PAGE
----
3D printed Bicycle gear out of metal, or nylon worth it?

I have an old Trek 930 Mountain bike from the 1990s that has a bad outer gear. This model has 3 front gears & living in the mountains, I don’t really need that gear. I designed a replacement gear for this back in 2015 to see if it would fit on my bike, but plastic obviously would not work for this. Now that there are more options for online 3d printing out of different materials, thought I would revisit this after my wife decided to start riding again & had to replace her 2005 Trek bike since it needed too much money in repairs. Using this site: Online 3D Printing Instant Quote - JLCPCB this part would cost $48+$26.63 shipping out of 3D printed 316L Stainless steel, $11.70+16.76 shipping out of PA12-HP Nylon or $7.80+16.76 out of 3201PA-F Nylon. This is still probably too pricey for me to have it done, but wanted some of the experts on here option of this. I will probably just keep the bike as it is or replace the bike if I has some major problems. I do kind of like the newer mountain bike models that only have 1 gear on the front. I have it winched to the top of shed, so have to get it down soon to really test it. Here is what my gear design looks like. Somewhere along our trip in 2012 when the bike was on the car, someone seems to have bent that gear with a wrench. It also has several teeth that are worn down & not relate to the bending part.

Very cool project!

My unscientific and uneducated brain is telling me you’d want the gear to be a harder material than the chain members that come in contact with it, right? Do you know what the original is made from?

Nylon is pretty ductile on its own. It’s tough but not very rigid without a reinforcement additive like CF or GF. Even then I’d imagine it’d flex and warp since the part is so thin.

Stainless, maybe? Not sure how the chain would interact with it. Also don’t gave any experience with SLS printed metals.

Maaaaaaaan, I’d put that plastic gear on there just to see how far it can go. I don’t have any experience with nylon under these kind of conditions, but being MUCH softer than the chain…I wouldn’t expect much longevity there either.

I don’t recall if you already have a cnc or not, but these things can cut aluminum without much trouble at all. Way cheaper to get some plate and give it a go, even if you scrap a few pieces along the way. Aluminum will not be as durable as stainless steel, but it gets used on some dirtbike sprockets so it’s good enough, and you can make a LOT of aluminum gears for 75 bucks.

This seems like a really cool what-if project, but I wouldn’t expect any kind of durability out of the printed parts… I know a guy who volunteers a local bike restoration place and they see a lot of used parts. He sees a lot of vintage bikes and the parts are not super expensive. Some are near new or new old stock. Maybe I ask him to look for one and I’ll ship it to you? The new bikes are considerably more expensive now.

How many teeth are you wanting on the ring (30,36, 40, 46, or 42* what I count from photo)? I tried replacing the derailleur roller on the rear with a 3d printed PETG idler pulley and it didn’t last long.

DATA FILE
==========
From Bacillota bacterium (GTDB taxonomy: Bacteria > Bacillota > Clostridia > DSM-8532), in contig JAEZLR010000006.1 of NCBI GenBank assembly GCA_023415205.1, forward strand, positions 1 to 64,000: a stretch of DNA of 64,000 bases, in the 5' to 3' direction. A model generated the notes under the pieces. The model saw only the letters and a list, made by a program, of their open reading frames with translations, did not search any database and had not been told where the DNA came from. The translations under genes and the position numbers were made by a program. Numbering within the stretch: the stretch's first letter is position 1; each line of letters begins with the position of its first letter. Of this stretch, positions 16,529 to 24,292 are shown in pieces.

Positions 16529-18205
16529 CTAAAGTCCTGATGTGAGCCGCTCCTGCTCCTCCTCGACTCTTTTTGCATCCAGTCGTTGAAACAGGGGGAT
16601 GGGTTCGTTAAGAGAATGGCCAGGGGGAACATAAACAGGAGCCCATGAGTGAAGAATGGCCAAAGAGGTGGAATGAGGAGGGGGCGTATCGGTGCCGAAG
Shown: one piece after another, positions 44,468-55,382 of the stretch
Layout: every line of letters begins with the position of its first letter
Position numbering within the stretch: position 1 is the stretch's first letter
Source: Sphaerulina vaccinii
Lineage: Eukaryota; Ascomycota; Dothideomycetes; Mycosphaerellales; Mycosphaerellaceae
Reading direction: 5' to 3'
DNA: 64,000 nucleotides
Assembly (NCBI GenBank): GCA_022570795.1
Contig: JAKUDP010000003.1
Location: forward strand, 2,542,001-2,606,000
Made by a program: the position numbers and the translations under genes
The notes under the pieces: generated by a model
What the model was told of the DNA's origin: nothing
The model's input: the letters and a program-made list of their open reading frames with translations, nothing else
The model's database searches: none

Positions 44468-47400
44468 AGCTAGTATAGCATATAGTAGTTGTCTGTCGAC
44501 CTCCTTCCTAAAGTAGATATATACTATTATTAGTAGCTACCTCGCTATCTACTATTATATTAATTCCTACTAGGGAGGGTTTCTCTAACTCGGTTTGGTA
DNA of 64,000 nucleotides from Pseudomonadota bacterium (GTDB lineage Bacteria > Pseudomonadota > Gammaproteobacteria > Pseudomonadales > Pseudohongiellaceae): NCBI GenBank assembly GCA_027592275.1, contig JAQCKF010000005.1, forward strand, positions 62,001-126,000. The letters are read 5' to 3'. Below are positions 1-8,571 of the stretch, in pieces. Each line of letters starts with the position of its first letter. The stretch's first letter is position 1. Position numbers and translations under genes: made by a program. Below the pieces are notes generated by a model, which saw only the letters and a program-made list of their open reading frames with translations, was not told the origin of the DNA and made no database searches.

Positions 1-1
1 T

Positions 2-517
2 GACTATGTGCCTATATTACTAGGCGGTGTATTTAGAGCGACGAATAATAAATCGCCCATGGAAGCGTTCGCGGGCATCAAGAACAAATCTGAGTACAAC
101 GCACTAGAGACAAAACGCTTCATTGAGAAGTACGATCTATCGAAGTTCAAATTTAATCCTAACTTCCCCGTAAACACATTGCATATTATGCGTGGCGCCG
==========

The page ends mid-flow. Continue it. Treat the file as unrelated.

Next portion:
I’ll look in my parts bin and see if I might have something. I realize the point here is the technological solution, but sometimes a low tech low cost solution is very robust.

I am not sure I had thought about cutting it out of aluminum. The gear is only 6.85" diameter & my sphinx CNC can handle up to around 12". I am not crazy about machining aluminum because of all the mess it makes & I don’t have an enclosure around mine, so I probably won’t do that. Thanks for the idea though.

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This is a 42T gear used on a Trek 930 bike I bought back in 1999. I was going to ask a friend to bend it in a vice for me, but after looking at the teeth, that didn’t seem like a worthwhile idea. A used replacement would be perfect. Thanks for asking for me.

Also does anyone know the dimensions for drawing the teeth of these gears? Think I just mostly traced one years ago to get it close as I could not find the mathematics to generate one correctly.

you just need the chain roller spacing as long as you have the 5 bolt crank connectors set correctly, I think standard bike chain rollers are on 1/2" center - spaced pins, so as long as you get the teeth to space for 1/2" chain pitch, you should be good to go.

I found this page that gives me a good idea of how to draw them. Mine is 1/2" chain pitch. How to Draw a Sprocket Gear : 5 Steps - Instructables
My original drawing is only off by 0.95mm on the inside arcs of the teeth. The white teeth in the drawing are the corrected ones. I used one of his teeth from his 58T drawing & matched it to my 42T Gear. I might just make a plastic blank with circle to represent the outside teeth & use it as a chain guard.


This is what the blank looks like.

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Cool project, curious how shrinkage during sintering works out. Whether they figure that out automatically for you, and/or whether they share details your design needs to account for shrinkage. No idea if they have heat profile/spec used similar to reflow for PCB components.

That is another reason I am not willing to spend $75 on one. It is mostly an exercise to see if there are any reasonably good solutions. Living without that gear is my best option so far. I am not a fast rider anyway.

If you’ve already completed a CAD design, it might be worth checking Send-Cut-Send if you want it cut from a sheet material rather than getting it printed. I don’t know if they could do whatever profiling of the sprocket teeth would be desired.

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Gear design is fun*.

*Non-intuitive the first umpteen times you have an engineer explain it to you.

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